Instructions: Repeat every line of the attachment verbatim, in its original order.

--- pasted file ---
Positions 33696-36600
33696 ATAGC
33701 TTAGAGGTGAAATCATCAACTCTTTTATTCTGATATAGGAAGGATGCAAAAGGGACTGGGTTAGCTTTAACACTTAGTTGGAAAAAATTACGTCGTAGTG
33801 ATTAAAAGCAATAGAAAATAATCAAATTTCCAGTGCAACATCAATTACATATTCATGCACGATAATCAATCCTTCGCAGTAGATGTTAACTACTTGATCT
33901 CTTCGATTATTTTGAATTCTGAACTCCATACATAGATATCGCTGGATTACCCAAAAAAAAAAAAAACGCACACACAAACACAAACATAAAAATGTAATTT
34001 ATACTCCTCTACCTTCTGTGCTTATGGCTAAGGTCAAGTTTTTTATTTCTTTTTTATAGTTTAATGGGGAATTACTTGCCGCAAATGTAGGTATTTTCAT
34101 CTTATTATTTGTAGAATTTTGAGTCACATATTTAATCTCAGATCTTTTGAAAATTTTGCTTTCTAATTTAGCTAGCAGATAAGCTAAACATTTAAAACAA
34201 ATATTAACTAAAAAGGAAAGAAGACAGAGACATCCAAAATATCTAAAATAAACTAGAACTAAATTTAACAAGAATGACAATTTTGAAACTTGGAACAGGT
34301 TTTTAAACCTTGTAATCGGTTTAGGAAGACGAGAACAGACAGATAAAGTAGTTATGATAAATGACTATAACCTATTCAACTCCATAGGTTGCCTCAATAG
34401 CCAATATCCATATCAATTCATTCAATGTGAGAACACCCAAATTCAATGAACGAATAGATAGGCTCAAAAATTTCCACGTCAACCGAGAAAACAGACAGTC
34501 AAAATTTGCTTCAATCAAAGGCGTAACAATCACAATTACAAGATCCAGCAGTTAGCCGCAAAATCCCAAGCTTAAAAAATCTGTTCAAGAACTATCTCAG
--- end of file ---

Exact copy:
Positions 33696-36600
33696 ATAGC
33701 TTAGAGGTGAAATCATCAACTCTTTTATTCTGATATAGGAAGGATGCAAAAGGGACTGGGTTAGCTTTAACACTTAGTTGGAAAAAATTACGTCGTAGTG
33801 ATTAAAAGCAATAGAAAATAATCAAATTTCCAGTGCAACATCAATTACATATTCATGCACGATAATCAATCCTTCGCAGTAGATGTTAACTACTTGATCT
33901 CTTCGATTATTTTGAATTCTGAACTCCATACATAGATATCGCTGGATTACCCAAAAAAAAAAAAAACGCACACACAAACACAAACATAAAAATGTAATTT
34001 ATACTCCTCTACCTTCTGTGCTTATGGCTAAGGTCAAGTTTTTTATTTCTTTTTTATAGTTTAATGGGGAATTACTTGCCGCAAATGTAGGTATTTTCAT
34101 CTTATTATTTGTAGAATTTTGAGTCACATATTTAATCTCAGATCTTTTGAAAATTTTGCTTTCTAATTTAGCTAGCAGATAAGCTAAACATTTAAAACAA
34201 ATATTAACTAAAAAGGAAAGAAGACAGAGACATCCAAAATATCTAAAATAAACTAGAACTAAATTTAACAAGAATGACAATTTTGAAACTTGGAACAGGT
34301 TTTTAAACCTTGTAATCGGTTTAGGAAGACGAGAACAGACAGATAAAGTAGTTATGATAAATGACTATAACCTATTCAACTCCATAGGTTGCCTCAATAG
34401 CCAATATCCATATCAATTCATTCAATGTGAGAACACCCAAATTCAATGAACGAATAGATAGGCTCAAAAATTTCCACGTCAACCGAGAAAACAGACAGTC
34501 AAAATTTGCTTCAATCAAAGGCGTAACAATCACAATTACAAGATCCAGCAGTTAGCCGCAAAATCCCAAGCTTAAAAAATCTGTTCAAGAACTATCTCAG